There’s been a lot of talk about narratives lately, mostly concerning the Yankees and identifying reasons for their struggles. By comparison, the National League Championship Series seemed almost boring. Here you had two good teams playing for a chance to win their second world title in a two- or three-year span—nothing exciting about that whatsoever. In Monday night’s Game Two, the series-defining narrative arrived.

It happened almost right away. In the first inning, with runners on first and second base with one out, Allen Craig hit a groundball to the shortstop Brandon Crawford. Crawford threw the ball to Marco Scutaro, and Scutaro turned and fired the ball to Brandon Belt. Craig was called safe on the play and the inning continued. But that didn’t matter. What did matter was how aggressively the baserunner, Matt Holliday, went into second base. Holliday’s slide resembled a tackling effort as much as anything. If the intent was to disrupt Scutaro then Holliday succeeded and some; Scutaro fell to the earth and rolled in pain before getting up and continuing with the game.

Holliday’s actions allowed for a good-versus-evil talking point to be conceived—a storyline that was in everyone’s mind when Holliday flubbed a line drive off Scutaro’s bat a few innings later. The Giants scored three runs on the play, pushing the score to 5-1. They would win 7-1 and Scutaro would leave in the late innings to have x-rays taken. Holliday, by the way, did not receive his comeuppance in the form of a hit-by-pitch. He did make one big mistake in the field and perhaps another big mistake on the basepaths—or at least that’s how we’ll all tell it if the Giants go on to take this series.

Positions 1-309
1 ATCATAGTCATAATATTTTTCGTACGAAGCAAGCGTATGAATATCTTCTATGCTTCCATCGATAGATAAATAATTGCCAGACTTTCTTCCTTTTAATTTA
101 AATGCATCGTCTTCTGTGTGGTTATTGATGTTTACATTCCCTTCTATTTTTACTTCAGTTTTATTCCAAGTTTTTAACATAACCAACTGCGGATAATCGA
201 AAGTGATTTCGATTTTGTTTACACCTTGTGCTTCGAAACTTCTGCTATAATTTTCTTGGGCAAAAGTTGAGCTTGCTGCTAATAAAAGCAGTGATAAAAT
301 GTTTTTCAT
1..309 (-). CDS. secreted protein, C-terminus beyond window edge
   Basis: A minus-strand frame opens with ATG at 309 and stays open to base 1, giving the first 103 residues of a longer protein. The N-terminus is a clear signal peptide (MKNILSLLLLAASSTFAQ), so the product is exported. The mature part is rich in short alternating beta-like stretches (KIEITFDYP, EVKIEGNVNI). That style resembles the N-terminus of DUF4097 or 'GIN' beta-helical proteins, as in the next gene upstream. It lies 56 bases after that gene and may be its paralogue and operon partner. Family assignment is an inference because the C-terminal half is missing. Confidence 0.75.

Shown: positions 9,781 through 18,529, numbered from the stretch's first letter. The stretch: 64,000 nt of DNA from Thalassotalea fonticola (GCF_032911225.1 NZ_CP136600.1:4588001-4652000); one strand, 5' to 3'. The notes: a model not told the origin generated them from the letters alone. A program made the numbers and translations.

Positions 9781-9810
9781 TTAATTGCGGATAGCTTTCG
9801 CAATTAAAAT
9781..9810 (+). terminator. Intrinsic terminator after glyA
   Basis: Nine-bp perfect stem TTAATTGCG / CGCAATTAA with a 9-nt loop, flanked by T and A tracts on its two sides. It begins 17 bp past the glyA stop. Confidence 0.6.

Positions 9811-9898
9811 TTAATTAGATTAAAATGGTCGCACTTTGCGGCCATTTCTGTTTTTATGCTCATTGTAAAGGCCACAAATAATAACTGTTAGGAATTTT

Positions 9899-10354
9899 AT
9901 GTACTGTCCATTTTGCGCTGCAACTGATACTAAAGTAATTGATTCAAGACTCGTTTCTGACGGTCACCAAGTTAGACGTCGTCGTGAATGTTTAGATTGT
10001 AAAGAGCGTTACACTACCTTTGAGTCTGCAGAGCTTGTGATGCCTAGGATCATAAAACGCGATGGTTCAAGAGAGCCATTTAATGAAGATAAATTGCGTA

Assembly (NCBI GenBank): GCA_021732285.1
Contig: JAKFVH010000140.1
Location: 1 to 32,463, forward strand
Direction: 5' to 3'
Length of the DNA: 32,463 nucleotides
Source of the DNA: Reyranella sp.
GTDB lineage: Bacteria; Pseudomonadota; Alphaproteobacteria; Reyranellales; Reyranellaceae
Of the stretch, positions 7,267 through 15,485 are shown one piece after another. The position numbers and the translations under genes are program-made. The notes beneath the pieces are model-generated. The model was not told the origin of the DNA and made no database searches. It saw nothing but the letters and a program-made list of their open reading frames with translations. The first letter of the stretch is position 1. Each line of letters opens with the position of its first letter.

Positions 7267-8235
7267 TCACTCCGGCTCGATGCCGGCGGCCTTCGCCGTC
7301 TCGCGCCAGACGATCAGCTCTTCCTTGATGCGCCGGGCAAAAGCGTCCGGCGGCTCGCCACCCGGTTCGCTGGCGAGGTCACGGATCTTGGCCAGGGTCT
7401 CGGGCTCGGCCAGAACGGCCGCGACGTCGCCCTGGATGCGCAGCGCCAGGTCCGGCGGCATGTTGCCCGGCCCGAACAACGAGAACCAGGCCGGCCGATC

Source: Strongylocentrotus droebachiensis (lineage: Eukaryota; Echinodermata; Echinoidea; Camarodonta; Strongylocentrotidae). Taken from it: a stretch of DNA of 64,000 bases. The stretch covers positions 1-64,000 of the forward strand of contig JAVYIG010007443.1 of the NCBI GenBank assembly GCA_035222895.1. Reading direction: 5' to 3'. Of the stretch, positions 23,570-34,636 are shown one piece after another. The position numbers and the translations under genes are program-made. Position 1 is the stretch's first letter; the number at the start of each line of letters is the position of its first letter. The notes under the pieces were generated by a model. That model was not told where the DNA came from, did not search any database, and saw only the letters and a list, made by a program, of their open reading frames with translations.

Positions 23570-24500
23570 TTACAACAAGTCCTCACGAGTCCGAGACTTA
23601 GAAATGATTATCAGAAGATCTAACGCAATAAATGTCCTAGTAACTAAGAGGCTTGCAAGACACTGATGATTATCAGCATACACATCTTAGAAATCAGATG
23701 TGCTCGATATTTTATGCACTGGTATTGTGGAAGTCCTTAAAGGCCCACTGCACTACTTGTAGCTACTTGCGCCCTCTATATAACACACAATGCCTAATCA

• Ryan Vogelsong pitched well: seven innings, four hits, one run, two walks, and four strikeouts. There had been some talk about whether Vogelsong or Tim Lincecum would make the next start in this slot, tentatively scheduled for Game Six. Vogelsong, who has now had the Giants starters’ best two starts in the postseason, should get the ball if it comes to that.
  • And it might not come to that, because Lincecum could start Game Four in place of Barry Zito instead. Either way, Vogelsong is almost certainly one of the Giants’ four best starting pitchers right now.
  • Speaking of starting pitchers, Chris Carpenter wasn’t horrible, either. His defense cost him, but he wasn’t five-runs-allowed poor.
  • The sixth and seventh Giants runs were allowed by Shelby Miller, who made his postseason debut tonight and threw 1 1/3 innings.
  • Those sixth and seventh runs were knocked in by Scutaro’s replacement, Ryan Theriot. Karma! Or coincidence. You decide.
  • Kyle Lohse and Matt Cain will meet in Game Three on Wednesday afternoon, with both vying to give their teams what’s always described as a critical 2-1 lead in the series.